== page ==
The New York Times has a piece on Germany's mood and the Du bist Deutschland advertising campaign. I wrote about this in a post called 'Du Bist Deutschland' and the Tragedy of German History on November 24.
While I believe that the causes of German melancholy aren't just economic, as some quoted in the Times article assert, there is no doubt that political leaders are likelier to offer psychological explanations for a society gone melancholy than to accept blame for failing to take tough economic and financial decisions.
Back in the first days of the Great Depression, then-President Herbert Hoover's friends ran ads on billboards that said, "Wasn't the Depression Awful?," as though massive unemployment was the result of negative thinking which, if simply changed, would turn the economy around.
In fact, the very term depression was apparently coined by Hoover himself, an attempt to portray the huge economic and financial problems America faced at that moment as being primarily a psychological malady. It was much more than that!
It appears that Germany's new chancellor, Angela Merkel, is having nothing to do with the conventions of the financial, economic, and social attitudes which have prevailed in Germany for decades and is ready to administer the tough medicine necessary to help the country out of its economic doldrums.
That's all to the good. But even with that, Germany's spirits won't be healed. All of the other factors feeding German melancholy that I wrote about in my November 24 piece, will still be present and neither jobs, new houses, or faster cars will mask, sublimate, or eliminate that.
Nor can an ad campaign. No society that has ventured far from God or His call to love God and love neighbor can expect to feel good about itself. No society fails to be repentant for its wrongs, repentance being different from feeling shame, can be happy. When life is nothing more than a selfish pursuit of pleasures that end at the grave, whether that life is lived by a person or a nation, we can never stockpile sufficient pleasures to fill the void inside. When shame leads to self-flagellation rather than a sense of God's forgiveness and power for better living in the future, life is a treadmill. Living, under these circumstances, becomes a kind of nihilistic and unbearable crucible. That's how many Germans seem to experience life these days.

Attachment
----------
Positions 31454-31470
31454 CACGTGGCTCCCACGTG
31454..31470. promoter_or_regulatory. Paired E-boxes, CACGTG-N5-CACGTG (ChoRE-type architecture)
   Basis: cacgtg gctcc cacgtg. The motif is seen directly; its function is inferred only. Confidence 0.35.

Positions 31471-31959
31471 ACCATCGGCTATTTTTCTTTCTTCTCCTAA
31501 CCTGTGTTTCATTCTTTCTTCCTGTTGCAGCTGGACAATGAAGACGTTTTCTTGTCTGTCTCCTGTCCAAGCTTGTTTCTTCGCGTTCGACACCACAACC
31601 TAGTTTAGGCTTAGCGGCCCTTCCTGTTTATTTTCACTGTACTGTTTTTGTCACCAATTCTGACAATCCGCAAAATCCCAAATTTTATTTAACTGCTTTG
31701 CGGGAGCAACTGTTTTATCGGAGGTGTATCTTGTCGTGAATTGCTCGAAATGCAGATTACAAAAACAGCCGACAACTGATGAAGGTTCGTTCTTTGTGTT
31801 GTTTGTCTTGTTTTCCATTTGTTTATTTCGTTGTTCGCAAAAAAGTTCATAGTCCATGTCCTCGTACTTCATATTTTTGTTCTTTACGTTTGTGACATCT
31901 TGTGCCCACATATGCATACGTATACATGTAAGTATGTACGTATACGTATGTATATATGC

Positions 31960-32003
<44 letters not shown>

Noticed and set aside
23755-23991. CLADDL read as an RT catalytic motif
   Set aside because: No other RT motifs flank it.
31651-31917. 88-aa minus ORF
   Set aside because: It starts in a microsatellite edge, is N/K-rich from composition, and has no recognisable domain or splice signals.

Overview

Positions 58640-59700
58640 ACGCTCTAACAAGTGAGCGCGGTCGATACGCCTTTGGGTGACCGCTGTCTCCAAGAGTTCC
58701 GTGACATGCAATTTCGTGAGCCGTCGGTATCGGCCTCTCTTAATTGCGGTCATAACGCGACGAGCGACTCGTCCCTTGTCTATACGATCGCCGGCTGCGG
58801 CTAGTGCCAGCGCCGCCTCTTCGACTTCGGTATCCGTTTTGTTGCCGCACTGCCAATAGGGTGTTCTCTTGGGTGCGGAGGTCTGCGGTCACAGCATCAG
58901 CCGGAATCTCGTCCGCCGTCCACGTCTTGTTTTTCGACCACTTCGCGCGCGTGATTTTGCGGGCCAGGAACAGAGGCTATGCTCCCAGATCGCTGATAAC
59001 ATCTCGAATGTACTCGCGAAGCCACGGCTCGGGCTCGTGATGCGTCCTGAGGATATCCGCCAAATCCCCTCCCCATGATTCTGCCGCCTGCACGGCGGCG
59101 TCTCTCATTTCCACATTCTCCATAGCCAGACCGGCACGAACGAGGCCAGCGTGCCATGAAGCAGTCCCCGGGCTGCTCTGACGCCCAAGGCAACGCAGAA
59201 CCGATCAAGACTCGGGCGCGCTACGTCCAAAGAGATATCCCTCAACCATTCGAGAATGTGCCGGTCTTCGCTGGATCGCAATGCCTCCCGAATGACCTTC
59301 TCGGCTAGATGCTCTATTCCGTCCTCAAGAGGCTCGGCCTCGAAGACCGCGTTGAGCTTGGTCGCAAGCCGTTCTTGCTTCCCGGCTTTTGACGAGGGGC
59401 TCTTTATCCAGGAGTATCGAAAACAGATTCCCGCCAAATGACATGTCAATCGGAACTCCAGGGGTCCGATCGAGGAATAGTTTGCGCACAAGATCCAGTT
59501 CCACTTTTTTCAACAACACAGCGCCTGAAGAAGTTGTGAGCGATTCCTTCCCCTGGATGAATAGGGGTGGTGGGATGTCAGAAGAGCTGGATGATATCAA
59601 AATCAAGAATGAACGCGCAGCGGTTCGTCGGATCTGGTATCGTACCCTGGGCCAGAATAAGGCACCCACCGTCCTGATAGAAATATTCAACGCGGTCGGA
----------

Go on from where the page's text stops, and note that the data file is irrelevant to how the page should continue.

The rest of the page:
Germany is home to the spiritual revival called The Reformation, sparked by Martin Luther. Luther and his cohort called Germany and the world to a simple trust in Jesus Christ that transforms us from enemies of God to God's friends, that gives us a sense of confidence and security because we know that while we've done nothing to earn it, God approves of our existence and gives us the freedom to become our best selves. Through Christ's death on a cross and His resurrection from the dead, God has signed an Emancipation Proclamation or a Magna Carta setting all who follow Christ at liberty to be the people God made us to be! That gives us hope for the future and confidence for living today.
Germany has ventured far from God--as has our own country in spite of all the legalistc rhetoric and coercion masquerading as a Christian approach to politics these days.
I'm not advocating "Christian" policies on the part of the German government--or on the part of the US government, for that matter. (One reason being that it's unlikely you could get any three randomly-selected Christians to agree on what constitutes a "Christian" political policy anyway.) But I am saying that when the people of a society are voluntarily and personally surrendered to Jesus Christ, His love, charity, toughness, resilience, commitment to mutual service, and joy begin to enter their individual and collective life and things change for the better.
I'm praying for Germany...and for America...and myself, in hopes that we all will figure out how to depend on God and not the stuff of a dying world.